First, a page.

CCFC’s Support Impacts College-Level Floral Design Course

This guest post by Professor Paul Thomas, a floriculture professor at the University of Georgia. The Commission and its farms have been engaged in supporting the successful launch of the floriculture program at the University.

 

By Paul Thomas
Floriculture professor, University of Georgia

For the last three years, freshly harvested cut flowers from members of the California Cut Flower Commission have been flown to Atlanta for a series of special events. However, they did not wind up at local floral shops or in arrangements for a local wedding or banquet. From Atlanta, they were shipped to Athens, Georgia, home of the University of Georgia Bulldawgs. Those flowers were used weekly in the new college-level floral design class offered at UGA.
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A full class of eager UGA students learning about floral quality using California cut flowers.

From the first offering, the class has had capacity attendance. The class was so popular, it is now offered every semester, including the summer term. Class evaluations are sky high and there is a waiting list to enroll every semester. As wonderful as this success may seem, none of this would have happened if it had not been for the significant support given by the CCFC.

“We had no funds other than the small student fee when we first offered the course,” said Frank Flanders, the UGA Floral Design professor. Budgets are tight and had it not been for the donation of flowers these first years to get us on our feet, this class would not have happened, much less become the success it is now.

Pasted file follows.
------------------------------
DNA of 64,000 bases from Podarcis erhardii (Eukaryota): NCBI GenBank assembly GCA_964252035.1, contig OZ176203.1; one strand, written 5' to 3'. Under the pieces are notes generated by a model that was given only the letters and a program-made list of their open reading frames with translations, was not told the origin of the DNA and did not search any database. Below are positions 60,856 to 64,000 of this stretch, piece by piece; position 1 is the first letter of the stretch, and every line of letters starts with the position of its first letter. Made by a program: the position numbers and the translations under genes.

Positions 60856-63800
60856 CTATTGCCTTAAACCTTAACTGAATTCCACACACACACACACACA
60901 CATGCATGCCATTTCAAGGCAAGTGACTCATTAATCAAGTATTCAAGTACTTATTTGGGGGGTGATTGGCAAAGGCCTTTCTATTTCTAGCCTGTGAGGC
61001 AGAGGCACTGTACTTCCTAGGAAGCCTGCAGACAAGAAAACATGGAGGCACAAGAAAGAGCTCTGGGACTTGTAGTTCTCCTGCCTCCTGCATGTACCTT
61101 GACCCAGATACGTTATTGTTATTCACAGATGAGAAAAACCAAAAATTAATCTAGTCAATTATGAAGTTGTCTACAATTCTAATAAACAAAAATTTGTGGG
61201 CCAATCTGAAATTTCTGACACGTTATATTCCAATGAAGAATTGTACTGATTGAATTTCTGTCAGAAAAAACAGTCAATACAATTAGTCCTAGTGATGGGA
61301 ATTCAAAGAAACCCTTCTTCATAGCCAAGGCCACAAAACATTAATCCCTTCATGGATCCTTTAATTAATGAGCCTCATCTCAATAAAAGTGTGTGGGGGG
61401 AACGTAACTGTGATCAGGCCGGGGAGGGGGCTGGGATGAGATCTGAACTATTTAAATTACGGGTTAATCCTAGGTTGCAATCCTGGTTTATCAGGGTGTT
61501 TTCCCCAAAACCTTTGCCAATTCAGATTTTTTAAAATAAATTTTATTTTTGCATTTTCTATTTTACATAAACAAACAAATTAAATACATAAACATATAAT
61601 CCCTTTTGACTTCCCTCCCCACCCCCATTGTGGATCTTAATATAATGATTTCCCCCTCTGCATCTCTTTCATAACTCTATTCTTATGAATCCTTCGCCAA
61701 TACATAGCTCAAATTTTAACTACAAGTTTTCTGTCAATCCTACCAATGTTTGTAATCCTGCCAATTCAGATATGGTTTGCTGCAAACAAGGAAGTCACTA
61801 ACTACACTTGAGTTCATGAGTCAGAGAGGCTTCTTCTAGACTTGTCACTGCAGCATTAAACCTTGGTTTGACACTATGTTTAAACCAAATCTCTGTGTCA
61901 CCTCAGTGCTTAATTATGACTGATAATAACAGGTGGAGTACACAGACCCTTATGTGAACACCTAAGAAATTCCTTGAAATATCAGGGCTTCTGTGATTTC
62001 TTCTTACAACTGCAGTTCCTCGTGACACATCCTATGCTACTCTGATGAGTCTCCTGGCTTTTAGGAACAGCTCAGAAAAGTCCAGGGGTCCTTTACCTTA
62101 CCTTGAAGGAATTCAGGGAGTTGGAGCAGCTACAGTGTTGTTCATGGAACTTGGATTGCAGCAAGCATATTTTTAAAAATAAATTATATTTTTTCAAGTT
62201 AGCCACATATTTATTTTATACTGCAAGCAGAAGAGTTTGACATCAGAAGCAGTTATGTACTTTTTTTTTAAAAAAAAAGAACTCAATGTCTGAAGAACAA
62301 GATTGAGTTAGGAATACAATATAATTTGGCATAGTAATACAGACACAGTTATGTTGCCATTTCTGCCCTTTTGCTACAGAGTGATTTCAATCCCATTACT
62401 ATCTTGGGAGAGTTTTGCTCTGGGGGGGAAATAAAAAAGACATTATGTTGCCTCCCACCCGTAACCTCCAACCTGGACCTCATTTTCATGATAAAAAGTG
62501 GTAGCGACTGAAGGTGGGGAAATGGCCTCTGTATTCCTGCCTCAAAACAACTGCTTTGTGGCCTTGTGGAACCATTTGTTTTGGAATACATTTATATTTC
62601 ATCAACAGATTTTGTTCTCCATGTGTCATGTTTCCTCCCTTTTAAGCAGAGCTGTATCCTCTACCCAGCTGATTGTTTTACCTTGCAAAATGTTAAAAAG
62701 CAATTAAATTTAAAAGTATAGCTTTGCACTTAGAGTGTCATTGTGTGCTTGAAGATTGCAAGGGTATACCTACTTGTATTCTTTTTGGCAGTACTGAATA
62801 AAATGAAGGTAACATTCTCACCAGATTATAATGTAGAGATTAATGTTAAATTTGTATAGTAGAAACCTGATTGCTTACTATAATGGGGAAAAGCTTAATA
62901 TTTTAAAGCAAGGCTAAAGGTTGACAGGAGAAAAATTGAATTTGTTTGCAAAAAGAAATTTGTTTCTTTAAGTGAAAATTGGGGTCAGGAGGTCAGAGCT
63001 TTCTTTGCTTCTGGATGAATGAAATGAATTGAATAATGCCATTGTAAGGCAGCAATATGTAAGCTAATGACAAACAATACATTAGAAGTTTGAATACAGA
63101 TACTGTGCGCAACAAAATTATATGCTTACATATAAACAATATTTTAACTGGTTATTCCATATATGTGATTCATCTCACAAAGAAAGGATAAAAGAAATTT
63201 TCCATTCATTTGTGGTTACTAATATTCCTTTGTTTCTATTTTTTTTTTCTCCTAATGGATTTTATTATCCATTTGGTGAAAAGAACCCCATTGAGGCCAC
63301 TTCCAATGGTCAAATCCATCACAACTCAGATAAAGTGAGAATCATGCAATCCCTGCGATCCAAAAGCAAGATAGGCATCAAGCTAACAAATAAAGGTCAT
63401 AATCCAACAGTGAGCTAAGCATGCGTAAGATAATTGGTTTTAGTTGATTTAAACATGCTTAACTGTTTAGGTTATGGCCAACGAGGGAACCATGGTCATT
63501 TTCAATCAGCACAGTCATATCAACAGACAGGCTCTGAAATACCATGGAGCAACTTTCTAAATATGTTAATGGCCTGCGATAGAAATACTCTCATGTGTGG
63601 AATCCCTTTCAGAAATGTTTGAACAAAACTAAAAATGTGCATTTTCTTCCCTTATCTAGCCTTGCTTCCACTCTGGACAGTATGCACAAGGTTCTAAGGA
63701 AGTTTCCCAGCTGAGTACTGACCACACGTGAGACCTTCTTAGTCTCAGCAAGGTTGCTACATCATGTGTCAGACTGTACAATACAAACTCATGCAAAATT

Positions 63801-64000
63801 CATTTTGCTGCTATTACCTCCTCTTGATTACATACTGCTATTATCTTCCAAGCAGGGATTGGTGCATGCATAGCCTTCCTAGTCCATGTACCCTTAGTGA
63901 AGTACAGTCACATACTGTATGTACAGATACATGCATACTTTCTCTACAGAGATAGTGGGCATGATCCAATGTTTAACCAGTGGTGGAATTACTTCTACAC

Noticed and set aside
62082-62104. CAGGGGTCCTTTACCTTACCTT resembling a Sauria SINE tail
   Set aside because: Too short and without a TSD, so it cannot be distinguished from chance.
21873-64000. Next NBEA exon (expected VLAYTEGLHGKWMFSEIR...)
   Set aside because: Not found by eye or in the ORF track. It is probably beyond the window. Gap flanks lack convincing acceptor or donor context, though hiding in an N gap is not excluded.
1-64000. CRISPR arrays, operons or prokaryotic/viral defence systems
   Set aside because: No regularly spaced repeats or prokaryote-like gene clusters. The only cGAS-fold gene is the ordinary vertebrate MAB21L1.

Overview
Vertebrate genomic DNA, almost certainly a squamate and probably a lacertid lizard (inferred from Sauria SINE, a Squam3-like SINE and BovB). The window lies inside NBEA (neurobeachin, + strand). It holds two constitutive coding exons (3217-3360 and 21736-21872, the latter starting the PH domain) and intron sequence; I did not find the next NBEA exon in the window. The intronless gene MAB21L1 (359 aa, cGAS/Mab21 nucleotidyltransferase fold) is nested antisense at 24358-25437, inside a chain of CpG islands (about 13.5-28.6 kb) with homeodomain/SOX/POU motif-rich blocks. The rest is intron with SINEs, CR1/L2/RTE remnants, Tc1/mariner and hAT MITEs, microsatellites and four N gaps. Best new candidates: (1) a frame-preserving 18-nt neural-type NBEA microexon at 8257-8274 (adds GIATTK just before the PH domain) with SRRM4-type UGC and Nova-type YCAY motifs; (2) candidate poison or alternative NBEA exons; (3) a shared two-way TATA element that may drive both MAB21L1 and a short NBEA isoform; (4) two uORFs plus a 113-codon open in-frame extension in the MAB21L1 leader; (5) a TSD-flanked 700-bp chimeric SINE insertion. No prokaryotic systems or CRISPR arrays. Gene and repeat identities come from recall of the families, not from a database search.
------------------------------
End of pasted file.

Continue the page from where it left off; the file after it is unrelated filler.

Co-instructor Paul Thomas, a professor of Floriculture at UGA, expanded upon the importance the CCFC donations. “Using U.S-grown California cut flower material was important enough for us to work up the courage to ask for assistance: professional packing and shipping and unparalleled freshness. I grew up in California and I have had the honor to work with several of the floral producers in California for a few years now. I knew where the best flowers were and thus we approached Kasey Cronquist and the CCFC Board for assistance in helping us get started with the best materials possible. I can still remember the morning I opened up an email from Kasey and saw our request had been approved! This was what we needed to have the best materials to be successful and to be true to the intent of the curriculum.”
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What makes this class different from any other in the U.S. is that a significant component of the course syllabus centers on teaching students to recognize floral quality. “If you have poor quality, or poorly shipped flowers, the learning experience is not very good, nor are the designs.  Learning how to select and evaluate flowers is essential,” said Thomas.